Then Paul comes along in the New Testament and proclaims, “Now to the unmarried and the widows I say: It is good for them to stay unmarried, as I am” (I Corinthians 7:8).
So . . .
It is not good to be alone.
But . . .
It is good to stay unmarried.
What are we to make of this apparent contradiction?
I appreciate the way Gary Thomas spoke to this paradox. In his book, Sacred Marriage, he says:
If you want to be free to serve Jesus, there’s no question – stay single. Marriage takes a lot of time. But if you want to become more like Jesus, I can’t imagine any better thing to do than get married. Being married forces you to face some character issues you’d never have to face otherwise. (21)
Thomas makes a valid point. If we want to serve Jesus, then remaining single frees us to do so more than we could if we were married. But if we want to become more like Christ, transformed into His image, then marriage is a sacred, God-designed relationship to help accomplish this.
Of course, we can still serve in the kingdom as married folks. And, of course, unmarried folks can become transformed into the image of Christ.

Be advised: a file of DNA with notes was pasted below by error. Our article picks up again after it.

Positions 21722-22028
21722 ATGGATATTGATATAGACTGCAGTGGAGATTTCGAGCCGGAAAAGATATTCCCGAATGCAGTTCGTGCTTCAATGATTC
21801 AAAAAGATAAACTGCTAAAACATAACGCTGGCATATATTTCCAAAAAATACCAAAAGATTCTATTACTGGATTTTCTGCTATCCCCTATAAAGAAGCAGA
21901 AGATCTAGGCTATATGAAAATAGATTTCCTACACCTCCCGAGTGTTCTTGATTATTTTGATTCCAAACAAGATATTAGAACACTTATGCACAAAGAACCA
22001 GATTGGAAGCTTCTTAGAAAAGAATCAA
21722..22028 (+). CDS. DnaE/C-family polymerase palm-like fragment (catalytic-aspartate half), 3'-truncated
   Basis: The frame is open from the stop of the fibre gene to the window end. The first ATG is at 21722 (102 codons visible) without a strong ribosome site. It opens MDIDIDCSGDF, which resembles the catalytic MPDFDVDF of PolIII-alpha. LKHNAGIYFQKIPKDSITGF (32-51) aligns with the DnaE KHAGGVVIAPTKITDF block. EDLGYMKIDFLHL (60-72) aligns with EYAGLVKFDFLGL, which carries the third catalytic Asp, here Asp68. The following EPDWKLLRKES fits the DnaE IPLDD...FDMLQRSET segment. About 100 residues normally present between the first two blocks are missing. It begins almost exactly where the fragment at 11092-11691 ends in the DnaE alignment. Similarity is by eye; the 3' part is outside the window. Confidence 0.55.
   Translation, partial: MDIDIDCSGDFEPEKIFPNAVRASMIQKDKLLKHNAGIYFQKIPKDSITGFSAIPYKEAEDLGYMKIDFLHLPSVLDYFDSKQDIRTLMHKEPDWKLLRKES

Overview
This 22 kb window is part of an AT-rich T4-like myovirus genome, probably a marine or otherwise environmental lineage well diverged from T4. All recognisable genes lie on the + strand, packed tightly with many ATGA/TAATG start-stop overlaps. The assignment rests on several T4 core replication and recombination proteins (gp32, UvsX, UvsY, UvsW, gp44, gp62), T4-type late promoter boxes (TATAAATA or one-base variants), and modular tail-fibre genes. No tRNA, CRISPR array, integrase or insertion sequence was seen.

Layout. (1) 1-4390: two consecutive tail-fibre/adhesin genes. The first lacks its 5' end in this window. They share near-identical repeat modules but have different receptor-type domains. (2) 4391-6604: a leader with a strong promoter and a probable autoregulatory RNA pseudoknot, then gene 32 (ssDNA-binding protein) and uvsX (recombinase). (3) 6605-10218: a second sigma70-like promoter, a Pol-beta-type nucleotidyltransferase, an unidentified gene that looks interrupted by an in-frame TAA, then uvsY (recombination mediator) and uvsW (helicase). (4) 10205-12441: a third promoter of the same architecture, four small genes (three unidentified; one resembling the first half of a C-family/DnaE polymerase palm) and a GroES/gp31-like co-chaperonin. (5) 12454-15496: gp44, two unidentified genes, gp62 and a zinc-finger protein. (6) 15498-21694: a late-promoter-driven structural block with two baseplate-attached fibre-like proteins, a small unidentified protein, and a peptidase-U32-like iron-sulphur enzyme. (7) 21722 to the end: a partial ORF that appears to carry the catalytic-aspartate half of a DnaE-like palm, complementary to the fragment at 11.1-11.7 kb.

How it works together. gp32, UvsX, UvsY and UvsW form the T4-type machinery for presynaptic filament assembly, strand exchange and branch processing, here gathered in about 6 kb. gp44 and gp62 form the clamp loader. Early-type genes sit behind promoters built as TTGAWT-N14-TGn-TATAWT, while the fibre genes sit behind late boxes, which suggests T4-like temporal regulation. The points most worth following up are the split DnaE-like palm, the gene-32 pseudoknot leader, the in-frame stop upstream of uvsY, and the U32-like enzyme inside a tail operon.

The real point being made is the nature – the intended purpose – for the marriage relationship.
Throughout the Old Testament, the analogy of marriage depicts God’s relationship to the people of Israel. Then in the New Testament, the analogy of marriage depicts Christ’s relationship to the church, His bride.
The marriage relationship is how God describes His love for us. Thus, in our own marriages, we have the blessed opportunity to love God by loving our spouse. As Thomas explains:
The real transforming work of marriage is the twenty-four-hours-a-day, seven-days-a-week commitment. This is the crucible that grinds and shapes us into the character of Jesus Christ. (22)
Perhaps thinking of marriage as a crucible sounds harsh. Or painful. That’s because it can be. But the beauty of marriage is what comes out of the crucible. A heart molded by God’s hand. A love shaped by Christ’s sacrifice.
To marry, or not to marry, is not the question. Rather, what do I envision the purpose of marriage to be? Do I see marriage as a means to my own happiness? Or do I see marriage as a way to love God and love another person and become transformed in the process?